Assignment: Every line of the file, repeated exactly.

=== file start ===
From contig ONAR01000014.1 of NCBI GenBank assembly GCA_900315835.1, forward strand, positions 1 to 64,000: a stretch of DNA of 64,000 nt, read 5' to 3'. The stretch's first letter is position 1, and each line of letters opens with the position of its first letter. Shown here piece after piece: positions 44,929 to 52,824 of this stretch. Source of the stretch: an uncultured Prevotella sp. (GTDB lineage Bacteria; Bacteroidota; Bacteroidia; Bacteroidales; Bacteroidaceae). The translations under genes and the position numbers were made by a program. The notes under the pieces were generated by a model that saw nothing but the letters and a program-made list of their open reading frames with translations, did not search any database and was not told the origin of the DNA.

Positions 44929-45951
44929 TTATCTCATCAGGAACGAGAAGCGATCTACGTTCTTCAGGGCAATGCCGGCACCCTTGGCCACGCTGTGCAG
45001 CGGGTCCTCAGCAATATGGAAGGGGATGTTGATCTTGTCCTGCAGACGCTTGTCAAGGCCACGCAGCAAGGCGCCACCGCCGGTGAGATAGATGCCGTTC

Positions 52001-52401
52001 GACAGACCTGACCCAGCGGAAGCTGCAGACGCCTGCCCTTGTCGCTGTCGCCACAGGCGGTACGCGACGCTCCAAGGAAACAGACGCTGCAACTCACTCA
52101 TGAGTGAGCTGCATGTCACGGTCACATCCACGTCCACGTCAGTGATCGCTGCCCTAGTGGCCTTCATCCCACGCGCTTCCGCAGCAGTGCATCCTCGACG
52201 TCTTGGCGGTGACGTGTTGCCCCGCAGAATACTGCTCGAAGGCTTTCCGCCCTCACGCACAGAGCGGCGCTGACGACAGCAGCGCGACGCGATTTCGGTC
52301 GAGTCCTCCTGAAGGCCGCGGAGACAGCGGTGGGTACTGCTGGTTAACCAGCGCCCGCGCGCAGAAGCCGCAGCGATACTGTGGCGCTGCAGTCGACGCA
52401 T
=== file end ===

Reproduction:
From contig ONAR01000014.1 of NCBI GenBank assembly GCA_900315835.1, forward strand, positions 1 to 64,000: a stretch of DNA of 64,000 nt, read 5' to 3'. The stretch's first letter is position 1, and each line of letters opens with the position of its first letter. Shown here piece after piece: positions 44,929 to 52,824 of this stretch. Source of the stretch: an uncultured Prevotella sp. (GTDB lineage Bacteria; Bacteroidota; Bacteroidia; Bacteroidales; Bacteroidaceae). The translations under genes and the position numbers were made by a program. The notes under the pieces were generated by a model that saw nothing but the letters and a program-made list of their open reading frames with translations, did not search any database and was not told the origin of the DNA.

Positions 44929-45951
44929 TTATCTCATCAGGAACGAGAAGCGATCTACGTTCTTCAGGGCAATGCCGGCACCCTTGGCCACGCTGTGCAG
45001 CGGGTCCTCAGCAATATGGAAGGGGATGTTGATCTTGTCCTGCAGACGCTTGTCAAGGCCACGCAGCAAGGCGCCACCGCCGGTGAGATAGATGCCGTTC

Positions 52001-52401
52001 GACAGACCTGACCCAGCGGAAGCTGCAGACGCCTGCCCTTGTCGCTGTCGCCACAGGCGGTACGCGACGCTCCAAGGAAACAGACGCTGCAACTCACTCA
52101 TGAGTGAGCTGCATGTCACGGTCACATCCACGTCCACGTCAGTGATCGCTGCCCTAGTGGCCTTCATCCCACGCGCTTCCGCAGCAGTGCATCCTCGACG
52201 TCTTGGCGGTGACGTGTTGCCCCGCAGAATACTGCTCGAAGGCTTTCCGCCCTCACGCACAGAGCGGCGCTGACGACAGCAGCGCGACGCGATTTCGGTC
52301 GAGTCCTCCTGAAGGCCGCGGAGACAGCGGTGGGTACTGCTGGTTAACCAGCGCCCGCGCGCAGAAGCCGCAGCGATACTGTGGCGCTGCAGTCGACGCA
52401 T